Lori Loughlin and designer husband indicted in college cheating scandal

By Karina MitchellMedia & AdvertisingFOXBusiness

Lori Loughlin, Mossimo Giannulli indicted on money laundering charges

Actress Lori Loughlin and her husband Mossimo Giannulli were recently indicted on fraud and money laundering charges in the college admissions scandal. Attorney Misty Marris reacts to the new charges.

Federal prosecutors on Tuesday indicted “Full House” actress Lori Loughlin and her husband, designer Mossimo Giannulli, along with 14 other parents on charges of money laundering and mail fraud.

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The latest development in the sweeping college admissions cheating scandal comes one day after actress Felicity Huffman confirmed she would plead guilty to charges the actress paid $15,000 for a Harvard graduate to correct answers on her daughter's SAT, boosting her score by 400 points.

Huffman said she “will accept the consequences that stem from those actions.”

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Thirteen of the 33 parents originally charged in the case have agreed to plead guilty.

Speaking to FOX Business' Susan Li on “Making Money” Tuesday, attorney Misty Marris said prosecutors had been expected to add a charge of money laundering conspiracy when handing out indictments to those individuals refusing to accept plea deals.

She says Loughlin's plea deal “most likely carried with it a significant amount of jail time based on her and her husband's large financial involvement in the conspiracy,” adding “prosecutors weren't going to hand out plea deals that didn't carry some amount of jail time.”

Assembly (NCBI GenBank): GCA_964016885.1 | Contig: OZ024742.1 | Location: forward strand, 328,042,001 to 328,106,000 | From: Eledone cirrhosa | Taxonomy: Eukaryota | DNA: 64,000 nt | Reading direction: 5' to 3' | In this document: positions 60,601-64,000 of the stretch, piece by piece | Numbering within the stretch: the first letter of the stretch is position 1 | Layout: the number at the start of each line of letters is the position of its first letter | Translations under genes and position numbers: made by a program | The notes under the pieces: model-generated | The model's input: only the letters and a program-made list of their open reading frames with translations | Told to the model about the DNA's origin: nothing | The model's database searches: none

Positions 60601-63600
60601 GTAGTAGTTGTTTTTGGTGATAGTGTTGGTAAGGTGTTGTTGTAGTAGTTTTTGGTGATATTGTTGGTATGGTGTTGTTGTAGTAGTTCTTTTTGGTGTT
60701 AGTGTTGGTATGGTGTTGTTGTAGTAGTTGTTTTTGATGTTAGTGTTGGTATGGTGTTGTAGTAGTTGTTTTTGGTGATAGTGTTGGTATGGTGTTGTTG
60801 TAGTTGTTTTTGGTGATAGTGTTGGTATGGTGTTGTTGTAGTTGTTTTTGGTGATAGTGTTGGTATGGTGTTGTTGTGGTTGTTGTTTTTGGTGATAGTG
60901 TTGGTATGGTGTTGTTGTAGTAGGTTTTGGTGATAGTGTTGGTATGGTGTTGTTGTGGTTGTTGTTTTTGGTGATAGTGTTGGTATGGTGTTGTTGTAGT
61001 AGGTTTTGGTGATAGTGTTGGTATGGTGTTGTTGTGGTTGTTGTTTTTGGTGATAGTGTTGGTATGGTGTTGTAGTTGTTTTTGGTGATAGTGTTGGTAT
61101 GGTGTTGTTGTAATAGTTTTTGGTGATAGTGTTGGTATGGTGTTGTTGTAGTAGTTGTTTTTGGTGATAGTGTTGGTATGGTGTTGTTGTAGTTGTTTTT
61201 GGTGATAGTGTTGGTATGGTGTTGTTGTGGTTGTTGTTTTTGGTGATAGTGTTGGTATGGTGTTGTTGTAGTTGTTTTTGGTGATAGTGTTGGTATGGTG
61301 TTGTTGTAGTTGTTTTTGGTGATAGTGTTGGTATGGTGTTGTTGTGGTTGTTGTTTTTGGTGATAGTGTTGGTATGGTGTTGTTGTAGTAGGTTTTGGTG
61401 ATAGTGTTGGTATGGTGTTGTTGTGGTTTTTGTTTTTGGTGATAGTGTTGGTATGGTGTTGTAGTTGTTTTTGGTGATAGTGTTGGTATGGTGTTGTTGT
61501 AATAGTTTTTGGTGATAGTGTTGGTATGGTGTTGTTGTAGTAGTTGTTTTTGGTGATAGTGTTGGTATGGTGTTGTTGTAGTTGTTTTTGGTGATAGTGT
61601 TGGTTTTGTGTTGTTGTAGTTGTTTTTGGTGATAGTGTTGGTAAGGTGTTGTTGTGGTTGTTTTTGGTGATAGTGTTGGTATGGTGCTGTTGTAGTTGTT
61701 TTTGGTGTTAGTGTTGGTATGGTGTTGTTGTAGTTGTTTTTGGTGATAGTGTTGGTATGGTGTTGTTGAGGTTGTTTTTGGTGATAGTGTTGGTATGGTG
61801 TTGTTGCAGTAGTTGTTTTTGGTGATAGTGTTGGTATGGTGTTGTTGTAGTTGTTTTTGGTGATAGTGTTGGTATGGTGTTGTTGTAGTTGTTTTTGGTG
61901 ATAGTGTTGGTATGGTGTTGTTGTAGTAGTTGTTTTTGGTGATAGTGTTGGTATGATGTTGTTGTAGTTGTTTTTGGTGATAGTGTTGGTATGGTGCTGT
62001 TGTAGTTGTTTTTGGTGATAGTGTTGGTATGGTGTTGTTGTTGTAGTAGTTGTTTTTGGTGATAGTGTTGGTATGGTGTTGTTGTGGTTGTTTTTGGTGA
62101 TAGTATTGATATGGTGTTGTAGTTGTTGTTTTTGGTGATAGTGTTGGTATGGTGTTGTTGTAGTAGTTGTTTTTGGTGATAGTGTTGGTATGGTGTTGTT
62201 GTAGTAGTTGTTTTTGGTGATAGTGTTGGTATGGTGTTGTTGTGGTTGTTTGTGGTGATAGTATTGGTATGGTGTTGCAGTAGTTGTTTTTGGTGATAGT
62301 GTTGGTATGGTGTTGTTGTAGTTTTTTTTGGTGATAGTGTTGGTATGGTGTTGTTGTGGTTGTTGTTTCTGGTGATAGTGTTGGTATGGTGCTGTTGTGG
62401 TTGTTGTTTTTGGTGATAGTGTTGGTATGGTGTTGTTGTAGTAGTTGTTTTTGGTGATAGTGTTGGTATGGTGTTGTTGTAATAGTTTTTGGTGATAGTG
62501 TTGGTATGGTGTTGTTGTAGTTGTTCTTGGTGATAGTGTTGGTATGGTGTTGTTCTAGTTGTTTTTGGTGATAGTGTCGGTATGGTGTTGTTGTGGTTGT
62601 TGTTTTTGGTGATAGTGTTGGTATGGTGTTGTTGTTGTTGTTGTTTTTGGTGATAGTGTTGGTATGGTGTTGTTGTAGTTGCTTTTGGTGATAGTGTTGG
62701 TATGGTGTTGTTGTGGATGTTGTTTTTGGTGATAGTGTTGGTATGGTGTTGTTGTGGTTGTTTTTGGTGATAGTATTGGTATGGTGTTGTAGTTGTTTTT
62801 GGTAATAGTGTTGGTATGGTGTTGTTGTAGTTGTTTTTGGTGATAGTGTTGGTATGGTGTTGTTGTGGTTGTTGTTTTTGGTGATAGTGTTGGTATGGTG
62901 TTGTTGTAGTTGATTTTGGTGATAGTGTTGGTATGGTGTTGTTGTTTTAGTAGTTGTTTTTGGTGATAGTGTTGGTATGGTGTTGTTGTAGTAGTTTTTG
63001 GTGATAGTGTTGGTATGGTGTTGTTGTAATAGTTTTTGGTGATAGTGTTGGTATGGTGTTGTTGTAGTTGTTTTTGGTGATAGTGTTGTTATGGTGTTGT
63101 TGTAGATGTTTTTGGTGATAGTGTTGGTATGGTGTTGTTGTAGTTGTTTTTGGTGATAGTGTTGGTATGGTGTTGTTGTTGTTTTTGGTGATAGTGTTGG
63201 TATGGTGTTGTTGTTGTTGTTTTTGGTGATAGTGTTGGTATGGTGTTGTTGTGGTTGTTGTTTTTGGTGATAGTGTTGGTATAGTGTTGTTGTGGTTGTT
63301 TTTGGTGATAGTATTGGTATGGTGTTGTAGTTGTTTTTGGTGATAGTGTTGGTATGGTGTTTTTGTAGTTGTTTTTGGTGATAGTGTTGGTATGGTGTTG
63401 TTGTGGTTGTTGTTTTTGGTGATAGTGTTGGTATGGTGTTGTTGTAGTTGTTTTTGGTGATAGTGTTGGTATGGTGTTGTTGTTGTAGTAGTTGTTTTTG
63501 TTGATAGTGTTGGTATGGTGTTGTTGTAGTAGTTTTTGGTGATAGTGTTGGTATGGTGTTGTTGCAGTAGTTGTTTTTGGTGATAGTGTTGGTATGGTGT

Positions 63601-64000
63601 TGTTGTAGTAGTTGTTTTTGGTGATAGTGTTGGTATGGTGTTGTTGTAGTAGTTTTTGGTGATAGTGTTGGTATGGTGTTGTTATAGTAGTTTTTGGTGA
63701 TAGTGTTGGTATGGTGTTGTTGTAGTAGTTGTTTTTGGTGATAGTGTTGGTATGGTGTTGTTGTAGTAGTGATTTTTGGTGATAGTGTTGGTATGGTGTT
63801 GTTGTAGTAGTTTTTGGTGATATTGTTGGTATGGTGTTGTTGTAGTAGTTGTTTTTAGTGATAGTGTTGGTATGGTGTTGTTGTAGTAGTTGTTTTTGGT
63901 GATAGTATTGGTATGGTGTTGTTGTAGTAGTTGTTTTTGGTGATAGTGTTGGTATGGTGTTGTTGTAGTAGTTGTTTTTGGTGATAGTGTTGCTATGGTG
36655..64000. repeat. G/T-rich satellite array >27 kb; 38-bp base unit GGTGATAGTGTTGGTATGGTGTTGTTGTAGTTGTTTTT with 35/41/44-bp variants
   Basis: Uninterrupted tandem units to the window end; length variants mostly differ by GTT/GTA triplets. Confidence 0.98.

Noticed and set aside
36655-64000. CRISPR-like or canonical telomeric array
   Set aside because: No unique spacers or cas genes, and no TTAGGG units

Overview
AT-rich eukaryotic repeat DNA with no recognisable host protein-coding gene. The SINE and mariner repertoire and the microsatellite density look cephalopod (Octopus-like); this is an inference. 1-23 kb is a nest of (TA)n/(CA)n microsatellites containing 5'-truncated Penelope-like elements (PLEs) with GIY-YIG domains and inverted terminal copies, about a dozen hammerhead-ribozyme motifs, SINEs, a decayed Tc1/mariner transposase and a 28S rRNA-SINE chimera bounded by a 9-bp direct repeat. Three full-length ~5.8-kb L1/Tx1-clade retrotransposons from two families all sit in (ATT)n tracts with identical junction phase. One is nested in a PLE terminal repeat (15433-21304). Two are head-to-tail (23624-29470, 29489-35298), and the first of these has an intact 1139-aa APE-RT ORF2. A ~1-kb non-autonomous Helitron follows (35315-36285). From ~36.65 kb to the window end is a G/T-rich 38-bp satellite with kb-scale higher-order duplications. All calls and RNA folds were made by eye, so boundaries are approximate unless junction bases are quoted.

Loughlin and her husband are accused of conspiring with college consultant William Singer to pay $500,000 in bribes to get their daughters admitted to the University of Southern California as recruits to the women’s crew team, even though neither girl rowed.

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Based on federal guidelines, Marris says, Huffman may get off relatively lightly compared to Loughlin, because of a lesser financial involvement in the scandal, opining she may be faced with between two to 10 months behind bars. Her defense attorneys could argue for a reduced sentence.

Most of the parents in the case, including Loughlin and her husband, were originally charged with conspiracy to commit mail fraud. Prosecutors had a limited time period to formally indict them before the complaint was dismissed.

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